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Successfully Automating Functional and Regression Testing with Open Source Tools Detailed Notes John Lockhart -

the GUI.

Support a variety of real and simulated browsers through open source libraries such as WebDriver. Leverage off the technical skills of the in-house java development team (who were not available when the testing was initially begun).

Another interesting lesson from this organisation was that when keyword-style automation was first suggested, the java developers decided they would take that on themselves, and attempted multiple approaches using java testing tools and also writing their own. After more than 6 months of this their manager realised it was not succeeding. There are two main reasons for this: The developers are not expert in application level testing (as against unit testing) and they do not have it as their core priority. I have seen this pattern in other companies too, and it is perhaps the one risk of the agile approach that is not present with the big tool, big vendor traditional approach.

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Part 4 Automating
The two main causes of failure and keys to success
We can see from the examples above, and I think any person with enough experience is likely to agree, that the biggest risk to test automation and most common cause of failure is the issue of maintenance of the test suite as it becomes complex. There is a technical and a business reason for this. The business reason is failure to obtain or maintain the right expertise, or to have the right people but without automation as their top priority. If it is not the top priority then it will sooner or later for some release be omitted due to the pressure to deliver on time. Unfortunately the next release is likely to have the same pressure, and a backlog of work to bring the automation up to date, and so is more likely to omit the automation. Gradually the asset that was developed degrades and becomes worthless and automation is seen to have failed. The technical reason is related to architecture, which we discuss further below. Without a sound architecture, the complexity of the suite as it evolves and grows and the cumulative changes to the application being tested as it also evolves and grows more complex, get to a point where maintenance is such a problem that it can not be done in the time between releases. This leads to the same outcome as above. If we understand that we are developing a complex software application, in other words that a complex test suite (not the tool used to build it but the automated tests themselves) is a software application in itself all this becomes obvious. No one would expect to be able to develop successfully using spare time efforts by people with poor skills and no attempt to apply sound architecture or programming principles.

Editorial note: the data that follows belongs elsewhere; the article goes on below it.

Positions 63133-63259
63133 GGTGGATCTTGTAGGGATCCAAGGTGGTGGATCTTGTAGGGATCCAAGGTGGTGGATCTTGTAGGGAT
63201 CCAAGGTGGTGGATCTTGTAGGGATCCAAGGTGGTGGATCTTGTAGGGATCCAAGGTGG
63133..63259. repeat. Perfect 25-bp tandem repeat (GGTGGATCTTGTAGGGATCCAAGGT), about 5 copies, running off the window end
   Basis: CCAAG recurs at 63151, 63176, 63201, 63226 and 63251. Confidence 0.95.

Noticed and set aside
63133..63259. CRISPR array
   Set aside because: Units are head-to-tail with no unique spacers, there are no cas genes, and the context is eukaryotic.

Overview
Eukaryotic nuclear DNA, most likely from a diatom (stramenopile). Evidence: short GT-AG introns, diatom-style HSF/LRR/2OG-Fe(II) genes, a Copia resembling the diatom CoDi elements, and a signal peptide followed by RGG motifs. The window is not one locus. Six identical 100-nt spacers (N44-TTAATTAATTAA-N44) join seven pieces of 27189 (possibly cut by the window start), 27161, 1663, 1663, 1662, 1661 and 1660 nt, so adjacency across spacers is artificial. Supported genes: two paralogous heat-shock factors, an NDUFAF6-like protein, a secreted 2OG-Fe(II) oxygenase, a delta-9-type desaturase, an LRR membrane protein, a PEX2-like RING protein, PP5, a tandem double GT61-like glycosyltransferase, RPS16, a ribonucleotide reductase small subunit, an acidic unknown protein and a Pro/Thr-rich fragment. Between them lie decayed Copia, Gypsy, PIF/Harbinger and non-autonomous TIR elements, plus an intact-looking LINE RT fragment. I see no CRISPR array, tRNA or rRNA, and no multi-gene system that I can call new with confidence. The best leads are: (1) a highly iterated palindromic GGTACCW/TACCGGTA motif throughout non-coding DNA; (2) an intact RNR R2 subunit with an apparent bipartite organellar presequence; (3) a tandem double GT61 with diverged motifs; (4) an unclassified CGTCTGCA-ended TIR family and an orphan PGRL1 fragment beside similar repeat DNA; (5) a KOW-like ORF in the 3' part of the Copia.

Principles and Architecture

Agile principles for automation revolve around simplicity and maintainability: 1 2 3 4 5 6 7 1 2 Just enough: Set an objective and do just what you need to in order to achieve it. Don't angst over anything else. Horses for Courses: Choose the simplest tool that can achieve your goals in your context. Quick and dirty if don't want reuse, otherwise architect. Architect means use a layered approach to manage complexity and provide maintainability, which we will discuss below. Use tools that leverages off the skills of yourself and team e.g. VB/.Net/Java/RegEx/XPath for scripting and ideally to allow modification of source code for tools. Don't get involved with vendors or licences or closed source unless strong reason to do so. Clarify the layers you want to test and ensure toolset supports them. Minimise documentation and maximise its use using the executable requirements model. Separate concerns in layers Avoid duplication and redundancy

The keys to any sound architecture - test or otherwise - are to:

The first of these is the essence of architecture and the second follows on from it and is the essence of development. Let's look at them in turn. Layered architectures are used for networking e.g. Web sites use HTTP which defines the web pages and sits on top of TCP which sits on top of IP etc; and of course for applications we have Ntier architectures e.g. For a web application might have client/browser, web server, application server, database and that is a relatively simple example.